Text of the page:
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I leave my house for work and get called over by two village women awaiting their chance to do business with the chief. The first smiles...

Monday, May 23, 2016

Too Much Travel

From the end of October until mid-February, I managed to only leave my district twice; once for a Thanksgiving celebration with some friends at Malealea Lodge and for my incredible holiday trip to Durban and St. Lucia. I went four months only passing through Maseru on my way to and from Thanksgiving at Malealea. Although there are many things that can only be bought in Maseru, I loved being at home in my community and my district.

Since mid-March, however, I have made nearly weekly trips to Maseru-all of them overnight. To be honest, despite getting a lot of important work done while at the Peace Corps office, I am quite sick of the city and the travel. Each trip takes between four and seven hours each direction. Finally, the regularity of these travels is tapering.

So much of my life in the last few months has been like my
friend Dani in this photo...on the road.
So, given my clear affinity for the city and for entire days spent traveling between my village in Botha Bothe and Lesotho’s capital, why on earth am I going so often?

Sometime in December, I messed up my knee. I wrote it off as a torn or pulled hamstring and relaxed my then intense workout schedule. Over the ensuing two months, the knee alternated between mostly fine, a little uncomfortable, and possessed. Finally, I acknowledged it was getting worse and contacted the Peace Corps Medical Officer [PCMO].

Having a real medical issue—more than a quick trip to the local ER—has been one of my two biggest anxieties during service. I have no qualms about being far from medical care; with a decade of wilderness medical responder certificates, I am pretty relaxed about the possibility of injury or illness in a remote setting. Instead, I am terrified something could happen that would “make me unfit for service,” in other words, the idea of being sent home for medical care gives me hives.

So, anxiety aside, I have been working closely with our PCMO for the last three months. I was sent to Bloemfontein, South Africa to a specialist, which determined that my knee was surgical. PC Washington, PCMO, and I felt a more conservative plan might be better, so we have been trying physiotherapy, which is only available in Maseru.

Styling with a snazzy red
racing stripe to help my
IT band behave during
a week of Physio.
Weekly sojourns away from my site make things difficult. It is hard to explain to people who only see a doctor for emergencies and life threatening conditions that I am leaving the village every week to see a doctor when I do not appear sickly. When I tell them there is a problem with my knee and it is incredibly painful, they are sympathetic and empathize with me by sharing the joints that cause them pain. I have no doubt that some have far more serious conditions than mine, yet physiotherapy or surgery will never be a part of their lives.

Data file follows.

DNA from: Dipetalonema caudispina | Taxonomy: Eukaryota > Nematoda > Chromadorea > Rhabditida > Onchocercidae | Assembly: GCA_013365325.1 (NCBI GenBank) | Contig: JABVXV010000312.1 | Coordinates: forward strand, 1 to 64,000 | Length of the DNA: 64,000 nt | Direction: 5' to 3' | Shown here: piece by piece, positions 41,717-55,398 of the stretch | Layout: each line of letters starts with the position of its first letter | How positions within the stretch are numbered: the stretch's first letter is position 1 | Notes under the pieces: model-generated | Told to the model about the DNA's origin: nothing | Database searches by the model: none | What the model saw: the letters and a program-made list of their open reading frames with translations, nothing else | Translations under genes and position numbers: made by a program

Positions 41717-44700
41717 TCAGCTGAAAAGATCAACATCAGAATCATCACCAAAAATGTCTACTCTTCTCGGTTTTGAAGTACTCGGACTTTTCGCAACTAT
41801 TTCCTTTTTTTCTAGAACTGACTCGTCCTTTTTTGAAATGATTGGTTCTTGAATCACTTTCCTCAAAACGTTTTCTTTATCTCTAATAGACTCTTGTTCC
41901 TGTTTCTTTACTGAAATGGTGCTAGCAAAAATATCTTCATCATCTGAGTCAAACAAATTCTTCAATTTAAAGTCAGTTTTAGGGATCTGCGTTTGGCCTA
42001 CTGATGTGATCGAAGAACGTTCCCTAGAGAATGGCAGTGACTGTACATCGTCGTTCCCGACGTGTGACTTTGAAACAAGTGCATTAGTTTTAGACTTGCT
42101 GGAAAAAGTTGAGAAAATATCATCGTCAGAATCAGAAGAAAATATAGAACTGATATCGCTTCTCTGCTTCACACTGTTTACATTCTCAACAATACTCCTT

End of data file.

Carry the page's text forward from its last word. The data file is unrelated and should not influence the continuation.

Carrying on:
Traveling to Maseru for two to three days each week also means that when I am in village, I am busier than usual, trying to fit everything into a smaller time frame. I find myself juggling different meetings and trainings around when I am available. As a result, I end up with no time for rest or for personal maintenance in a world where typical chores take more time than my schedule allows.

Clothes, bedding, and more on the line.
At one point, I had gone over two weeks without doing laundry. Since we had not had rain, I needed daylight to walk to the spring to complete the chore. With days getting shorter as winter approaches, that simply did not exist for me. (I also secretly had reservations about the walk with heavy wet laundry making my knee worse.) Thankfully my brother took notice of my dilemma and brought me water to do my laundry. I did my scrubbing by candlelight Sunday night and early Monday morning before hanging everything on the line.

I then spent the day in town with some women from my organization as we worked on our chicken project. I was feeling like I could conquer the world and get a million things done in a day until I was waiting at the taxi rank for a ride home and a huge storm rolled in. By the time I reached my village, I had given up. I knew that everything on the line would be drenched and that with my departure for Maseru at dawn the next morning, I had no idea how I would keep everything from growing mildew.
I felt completely overwhelmed until I rounded the corner of my hut to find my clothes gone. I have never been so grateful to find an empty clothesline. My brothers had no idea where my clothing and bedding were, but I knew that someone in the community had grabbed them before the rain came. The mystery of who had saved my week was solved an hour later when the clothes returned complements of a very slow elderly woman who lives nearby. For her to walk to our house, take down the clothes, and walk back home with them must have taken her nearly an hour!

After all of my back and forth travels, a dozen appointments, and lengthy PT homework assignments, I am pleased to be able to say that my knee appears to be on the mend. Two weeks ago, I reported my first pain free week, which allowed us to decrease my visit schedule. Since then, I angered it once but was able to correct the issues at home. After a check-in this week, I have a whole month before my next appointment.

Needless to say, I am thrilled. 

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